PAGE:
"It's for protection. The captain is afraid that sound we hear might be a PRC patrol boat. He said it couldn't be a motorized sampan or junk; the engines are too big. He said if it weren't a PRC boat then it could be pirates."
"Oh, God!" Marissa said.
They were able to get within a hundred yards of shore before the source of the roar appeared. It was a cigarette boat. It seemed to be coming right toward them. Since most of the mist had evaporated, they could see the boat clearly.
The captain barked another order and both of the crewmen disappeared below. When they reappeared they were brandishing AK47 assault rifles with bandoliers looped over their forearms.
"I don't like this," Marissa said.
"I don't like this at all."
The captain turned to them and yelled. Bentley translated by telling them that the captain had ordered everyone below except his deckhands.
Everyone rushed to obey. Bentley closed the wooden door that led to the foredeck, then joined Marissa and Tristan, who were standing next to the junk's entrance port. The shore was clearly visible in the early morning light.
"Is it a PRC patrol boat?" Tristan asked Bentley. From where they were standing, they could plainly hear the captain and his men conversing as the boat approached the starboard side of the junk.
"They still don't know," Bentley said nervously.
They heard the cigarette boat pull up beside the junk. Its powerful engine rumbled menacingly. Then they heard the captain shout loudly.
"He's telling them to stand clear," Bentley translated.
A shouting match developed between the captain and the people on the cigarette boat. Each sounded angry. The apparent dispute went on for some time, and as it did so, Marissa noticed that Bentley became progressively more agitated.
"What are they talking about?" Marissa asked nervously.
"This is very strange," Bentley said.
"The people in the powerboat say they have come for the white devils."
"What are white devils?" Marissa asked.
"I'm afraid they are talking about you and Tristan," Bentley said.
"But the captain is furious that they have come out here and jeopardized him."
Marissa grabbed Tristan's arm. The argument on deck heated up. They watched Bentley's face, but couldn't read his expression.
"What's happening?" Marissa finally asked.
"It doesn't sound good," Bentley admitted.
"The captain has ordered the powerboat to leave, but the boat refuses to go unless you are given to them or-" "Or what?" Marissa demanded.
"Or you are shot!" Bentley said.
"It is the Wing Sin."
"Anything you can do?" Tristan gulped.
Bentley shook his head.
"Not much at this point," he said.
"I can't fight the Wing Sin. Besides, the captain took my gun last night. He said he didn't allow people on his boat to be armed without his say-so."
"Oh, God!" Marissa repeated.
Tristan glanced at the shore about a hundred yards away. He wondered if they could swim for it. But just as the thought flashed through his mind, the wooden door to the foredeck was kicked open with a resounding thud. In the doorway stood one of the captain's men. He spoke rapidly, motioning with his gun.
"I'm afraid he insists you two go on deck," Bentley said.
Tristan turned to Bentley.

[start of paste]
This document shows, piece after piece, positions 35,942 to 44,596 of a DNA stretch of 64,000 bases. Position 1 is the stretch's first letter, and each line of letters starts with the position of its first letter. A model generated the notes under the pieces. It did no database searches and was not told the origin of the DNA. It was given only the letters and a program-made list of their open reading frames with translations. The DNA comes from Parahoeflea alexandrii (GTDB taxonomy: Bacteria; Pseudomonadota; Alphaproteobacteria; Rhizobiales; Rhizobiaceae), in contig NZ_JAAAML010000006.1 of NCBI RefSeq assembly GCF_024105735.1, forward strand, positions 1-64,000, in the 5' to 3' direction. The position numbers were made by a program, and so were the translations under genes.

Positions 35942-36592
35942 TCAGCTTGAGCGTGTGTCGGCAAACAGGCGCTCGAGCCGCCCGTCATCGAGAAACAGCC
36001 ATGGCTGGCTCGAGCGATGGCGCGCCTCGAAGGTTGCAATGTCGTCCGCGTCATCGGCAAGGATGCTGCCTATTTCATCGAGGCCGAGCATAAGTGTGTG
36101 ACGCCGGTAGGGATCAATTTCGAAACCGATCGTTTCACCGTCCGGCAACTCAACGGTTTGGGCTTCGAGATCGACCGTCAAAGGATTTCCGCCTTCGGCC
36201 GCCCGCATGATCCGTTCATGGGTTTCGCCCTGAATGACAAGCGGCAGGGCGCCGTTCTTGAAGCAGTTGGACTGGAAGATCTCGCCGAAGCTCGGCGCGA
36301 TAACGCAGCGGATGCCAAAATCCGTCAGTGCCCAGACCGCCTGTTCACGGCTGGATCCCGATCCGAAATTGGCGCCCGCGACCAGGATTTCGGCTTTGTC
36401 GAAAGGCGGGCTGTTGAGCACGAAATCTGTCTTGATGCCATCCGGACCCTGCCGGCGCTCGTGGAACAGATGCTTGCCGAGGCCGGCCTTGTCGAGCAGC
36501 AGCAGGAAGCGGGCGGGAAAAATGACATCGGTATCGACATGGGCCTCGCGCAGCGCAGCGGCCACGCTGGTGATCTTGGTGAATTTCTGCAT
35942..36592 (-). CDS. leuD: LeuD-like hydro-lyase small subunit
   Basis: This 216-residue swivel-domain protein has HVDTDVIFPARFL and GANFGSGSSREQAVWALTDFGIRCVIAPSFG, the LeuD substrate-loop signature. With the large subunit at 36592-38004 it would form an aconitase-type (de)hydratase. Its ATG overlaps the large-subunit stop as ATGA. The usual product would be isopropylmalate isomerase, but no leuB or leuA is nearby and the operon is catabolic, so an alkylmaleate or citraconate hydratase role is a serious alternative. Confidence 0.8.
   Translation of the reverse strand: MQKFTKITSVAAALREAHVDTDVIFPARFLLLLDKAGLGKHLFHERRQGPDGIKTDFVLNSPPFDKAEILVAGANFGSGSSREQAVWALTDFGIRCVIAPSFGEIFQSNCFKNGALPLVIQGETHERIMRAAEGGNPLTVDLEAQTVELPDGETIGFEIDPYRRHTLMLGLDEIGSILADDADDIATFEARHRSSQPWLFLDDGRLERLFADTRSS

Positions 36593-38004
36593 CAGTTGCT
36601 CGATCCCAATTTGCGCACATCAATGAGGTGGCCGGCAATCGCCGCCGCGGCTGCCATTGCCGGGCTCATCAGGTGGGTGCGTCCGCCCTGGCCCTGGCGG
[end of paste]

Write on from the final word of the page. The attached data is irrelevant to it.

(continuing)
"Since your bodyguard skills are a bit limited at the moment," he said, "perhaps you can still provide us with your interpreting skills. Would you mind accompanying us?"
"If the captain permits," Bentley said.
"Come on, luv," Tristan said.
"This is Hong Kong, where everything is for sale. Let's see if we can't do some business with the captain."
Feeling more terrified than she had at any time in her life, Marissa let
Marissa could hear the sound of songbirds coming from the nearby shore over the muffled roar of the cigarette-boat engine.
The powerboat was slowly pulling up to the junk to grapple to its side.
The captain was on the poop deck. He looked down on his Caucasian passengers morosely.
Tristan spoke quickly with Bentley, who shouted up to the captain in Tanka: "The white devil offers to pay fifty thousand Hong Kong dollars for you to get him and his wife safely back to Aberdeen."
The captain's expression changed. He stroked his goatee, then glanced at the approaching cigarette boat.
Marissa recognized the two men in the front of the boat as the two who'd been throwing the chum overboard the day Wendy died.
"The white devil has just raised his offer to one hundred thousand
Hong Kong dollars," Bentley yelled in Tanka.
The captain started to speak to Bentley, but then he stopped mid-sentence. His eyes were riveted to the cigarette boat. Finally he shook his head.
"I cannot fight the Wing Sin," he said.
Bentley faced Tristan and told him what the captain had said.
"Tell him we'll double it to two hundred thousand," Tristan said.
Before Bentley could yell out this new offer, they heard a second engine's roar. All eyes were drawn to a small offshore island about a quarter mile to the east. The roar grew louder as a large, gun-metal-gray ship with a two-inch cannon mounted on its bow rounded the tip of the island.
The captain shouted to one of his crew on the main deck. The man tossed him his AK47. The captain grabbed the gun and fired a burst from the rifle over the heads of the men in the approaching cigarette boat and yelled something at the top of his lungs.
The other crewman herded Marissa and Tristan back into the hold and slammed the door on them.
"What's happening?" Tristan demanded.
"It's the PRC," Bentley said.
"It's a naval patrol boat."
"What did the captain yell when he fired his weapon?" Tristan asked.
"He yelled "Thieves," Bentley said.
From the hold they heard the cigarette boat take off with a roar of its powerful engine. The junk rocked when the boat's wake hit the side.